Make Your Vacation Last Longer -- Your Body, Too
Vacations make us happy, but when we get back home, the ho-hum takes over. One week, we're bicycling in France, free as a breeze, and the following Tuesday, we're back to carpool and a messy kitchen. Were we ever away? That feeling of fun is buried under loads of emails and a to-do list as long as a barbecue fork.
Do you wish you could prolong that happy state or bring it back whenever you want? You can, according to esteemed happiness expert Sonja Lyubomirsky, author of "The How of Happiness."
One way is to give yourself a visual cue. Frame that picture of you in a helmet, screaming hysterically on a river raft in the Grand Canyon. Put it on the fridge.
Take a whiff of a smell you associate with a sweet vacation moment. Basil essential oil always reminds me of good times in Nantucket, remembering a salad I make with tomato, mozzarella and lots of fresh basil. For you, one deep inhale of rosemary essential oil may bring you back to that great pizza you and the kids shared last month in San Francisco.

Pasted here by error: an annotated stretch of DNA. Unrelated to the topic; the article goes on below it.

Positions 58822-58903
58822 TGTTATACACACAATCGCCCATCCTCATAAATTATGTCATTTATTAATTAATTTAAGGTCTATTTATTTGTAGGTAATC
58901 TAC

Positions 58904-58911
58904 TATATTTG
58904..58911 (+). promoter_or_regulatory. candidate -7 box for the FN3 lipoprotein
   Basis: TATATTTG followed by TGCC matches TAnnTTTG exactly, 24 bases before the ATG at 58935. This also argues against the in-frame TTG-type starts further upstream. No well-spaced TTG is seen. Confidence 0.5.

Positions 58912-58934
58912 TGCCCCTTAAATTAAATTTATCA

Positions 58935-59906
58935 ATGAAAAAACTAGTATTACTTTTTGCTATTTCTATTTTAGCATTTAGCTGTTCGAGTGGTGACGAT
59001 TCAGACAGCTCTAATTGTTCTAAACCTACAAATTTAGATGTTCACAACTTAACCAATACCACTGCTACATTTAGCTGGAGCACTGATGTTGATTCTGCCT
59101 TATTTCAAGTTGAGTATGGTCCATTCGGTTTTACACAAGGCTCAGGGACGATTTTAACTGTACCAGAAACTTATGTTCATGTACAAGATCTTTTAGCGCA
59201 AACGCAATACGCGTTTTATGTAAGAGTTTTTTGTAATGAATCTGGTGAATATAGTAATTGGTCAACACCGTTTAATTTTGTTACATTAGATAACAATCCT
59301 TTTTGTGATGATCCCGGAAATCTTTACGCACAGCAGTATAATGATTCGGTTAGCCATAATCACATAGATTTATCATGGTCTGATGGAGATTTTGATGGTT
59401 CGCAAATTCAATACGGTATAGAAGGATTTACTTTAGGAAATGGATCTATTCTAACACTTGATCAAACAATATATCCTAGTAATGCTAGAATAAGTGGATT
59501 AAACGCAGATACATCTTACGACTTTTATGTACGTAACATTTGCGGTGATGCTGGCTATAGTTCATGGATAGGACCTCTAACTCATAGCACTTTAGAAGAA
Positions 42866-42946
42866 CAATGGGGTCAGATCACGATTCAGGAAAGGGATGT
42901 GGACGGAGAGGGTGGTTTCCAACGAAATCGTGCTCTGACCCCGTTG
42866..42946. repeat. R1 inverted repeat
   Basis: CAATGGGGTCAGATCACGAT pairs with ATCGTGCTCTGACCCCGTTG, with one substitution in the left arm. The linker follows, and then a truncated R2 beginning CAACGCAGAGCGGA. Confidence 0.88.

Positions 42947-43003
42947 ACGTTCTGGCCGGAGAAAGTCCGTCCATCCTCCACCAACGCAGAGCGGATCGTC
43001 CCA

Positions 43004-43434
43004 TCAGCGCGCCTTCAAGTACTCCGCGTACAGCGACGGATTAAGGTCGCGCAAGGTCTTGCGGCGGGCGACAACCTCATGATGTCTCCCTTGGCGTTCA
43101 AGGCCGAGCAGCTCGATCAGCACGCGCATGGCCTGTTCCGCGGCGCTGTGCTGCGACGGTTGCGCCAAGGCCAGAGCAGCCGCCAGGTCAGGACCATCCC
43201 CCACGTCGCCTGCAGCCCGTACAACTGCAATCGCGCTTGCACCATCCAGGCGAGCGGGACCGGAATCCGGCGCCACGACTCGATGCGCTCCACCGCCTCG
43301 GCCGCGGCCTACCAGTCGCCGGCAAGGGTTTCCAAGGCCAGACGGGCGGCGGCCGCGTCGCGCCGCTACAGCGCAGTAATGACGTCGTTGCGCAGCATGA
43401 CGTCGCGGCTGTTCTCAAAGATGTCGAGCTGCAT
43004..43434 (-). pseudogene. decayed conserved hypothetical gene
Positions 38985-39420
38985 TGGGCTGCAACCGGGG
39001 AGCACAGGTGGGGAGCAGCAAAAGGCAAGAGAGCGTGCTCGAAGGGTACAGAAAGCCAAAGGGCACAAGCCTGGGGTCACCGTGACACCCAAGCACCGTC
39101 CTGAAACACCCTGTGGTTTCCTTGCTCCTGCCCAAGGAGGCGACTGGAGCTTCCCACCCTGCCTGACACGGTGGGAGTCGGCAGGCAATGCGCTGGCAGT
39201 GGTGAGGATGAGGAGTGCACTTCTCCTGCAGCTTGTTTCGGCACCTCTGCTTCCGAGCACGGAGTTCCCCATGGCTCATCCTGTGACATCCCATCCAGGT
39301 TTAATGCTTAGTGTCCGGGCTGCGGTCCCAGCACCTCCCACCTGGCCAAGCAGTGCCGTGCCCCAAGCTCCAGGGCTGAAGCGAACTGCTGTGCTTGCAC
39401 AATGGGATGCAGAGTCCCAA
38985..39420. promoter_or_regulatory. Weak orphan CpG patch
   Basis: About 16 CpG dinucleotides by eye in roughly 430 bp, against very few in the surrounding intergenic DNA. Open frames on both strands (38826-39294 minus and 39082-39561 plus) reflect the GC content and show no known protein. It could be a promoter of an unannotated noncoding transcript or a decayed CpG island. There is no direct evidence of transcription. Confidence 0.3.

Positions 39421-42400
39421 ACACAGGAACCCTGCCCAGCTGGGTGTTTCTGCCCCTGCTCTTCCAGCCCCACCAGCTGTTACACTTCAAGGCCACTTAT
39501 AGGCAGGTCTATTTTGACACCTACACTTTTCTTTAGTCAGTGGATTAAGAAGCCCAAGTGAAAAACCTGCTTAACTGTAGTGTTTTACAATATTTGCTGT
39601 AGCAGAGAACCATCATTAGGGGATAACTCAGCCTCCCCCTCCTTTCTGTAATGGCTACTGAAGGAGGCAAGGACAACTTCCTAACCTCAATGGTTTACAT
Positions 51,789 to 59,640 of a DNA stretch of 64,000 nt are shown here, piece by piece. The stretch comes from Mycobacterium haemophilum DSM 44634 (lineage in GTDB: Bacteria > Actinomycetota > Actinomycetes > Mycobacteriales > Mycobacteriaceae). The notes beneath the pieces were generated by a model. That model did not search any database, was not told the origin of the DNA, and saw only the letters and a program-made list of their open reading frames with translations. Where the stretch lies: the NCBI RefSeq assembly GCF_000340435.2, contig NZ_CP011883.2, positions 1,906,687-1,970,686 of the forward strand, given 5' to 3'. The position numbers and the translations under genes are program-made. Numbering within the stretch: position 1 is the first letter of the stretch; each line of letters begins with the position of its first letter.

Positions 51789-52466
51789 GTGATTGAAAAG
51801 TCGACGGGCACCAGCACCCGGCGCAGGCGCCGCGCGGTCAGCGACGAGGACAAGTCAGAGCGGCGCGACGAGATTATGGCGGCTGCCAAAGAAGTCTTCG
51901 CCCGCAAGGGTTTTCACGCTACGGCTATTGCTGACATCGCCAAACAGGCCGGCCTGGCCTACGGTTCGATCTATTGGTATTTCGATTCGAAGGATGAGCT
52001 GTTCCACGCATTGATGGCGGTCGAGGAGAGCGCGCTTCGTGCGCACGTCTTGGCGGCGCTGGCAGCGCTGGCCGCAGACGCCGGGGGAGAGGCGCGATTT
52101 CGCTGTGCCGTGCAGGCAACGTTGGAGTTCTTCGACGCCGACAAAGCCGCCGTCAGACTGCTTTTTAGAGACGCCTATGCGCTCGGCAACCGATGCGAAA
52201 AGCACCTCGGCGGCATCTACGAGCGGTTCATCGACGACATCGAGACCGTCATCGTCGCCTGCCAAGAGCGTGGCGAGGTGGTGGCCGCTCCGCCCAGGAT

Co-create a photo album or a vacation video, complete with funny captions. When you're feeling bored, hungry, anxious, open it up. You can activate the joy centers of your brain without really being there by just thinking you're there, by imagining you're there. Really.
Smells activate the limbic system of the brain and transform the present moment. "They help us relive the positive experience and the positive feelings we had at the time," says Lyubomirsky.
And speaking of travel, fitness expert Beverly Hosford has come up with a stress-releasing, energy-boosting 10-step routine for you to try next time you're stuck in an airplane seat, feeling cramped and crumpled.
It's based on increasing your body awareness, learning to tune in and sense when it's relaxed, unblocked, aligned. If you keep your joints juiced and your seated posture in mind when you fly, you'll arrive with more energy and fewer muscle kinks.
You can download a free audio of the sequence at www.beverlyhosford.com/travel or just do your best to memorize it. Above all, move slowly, consciously.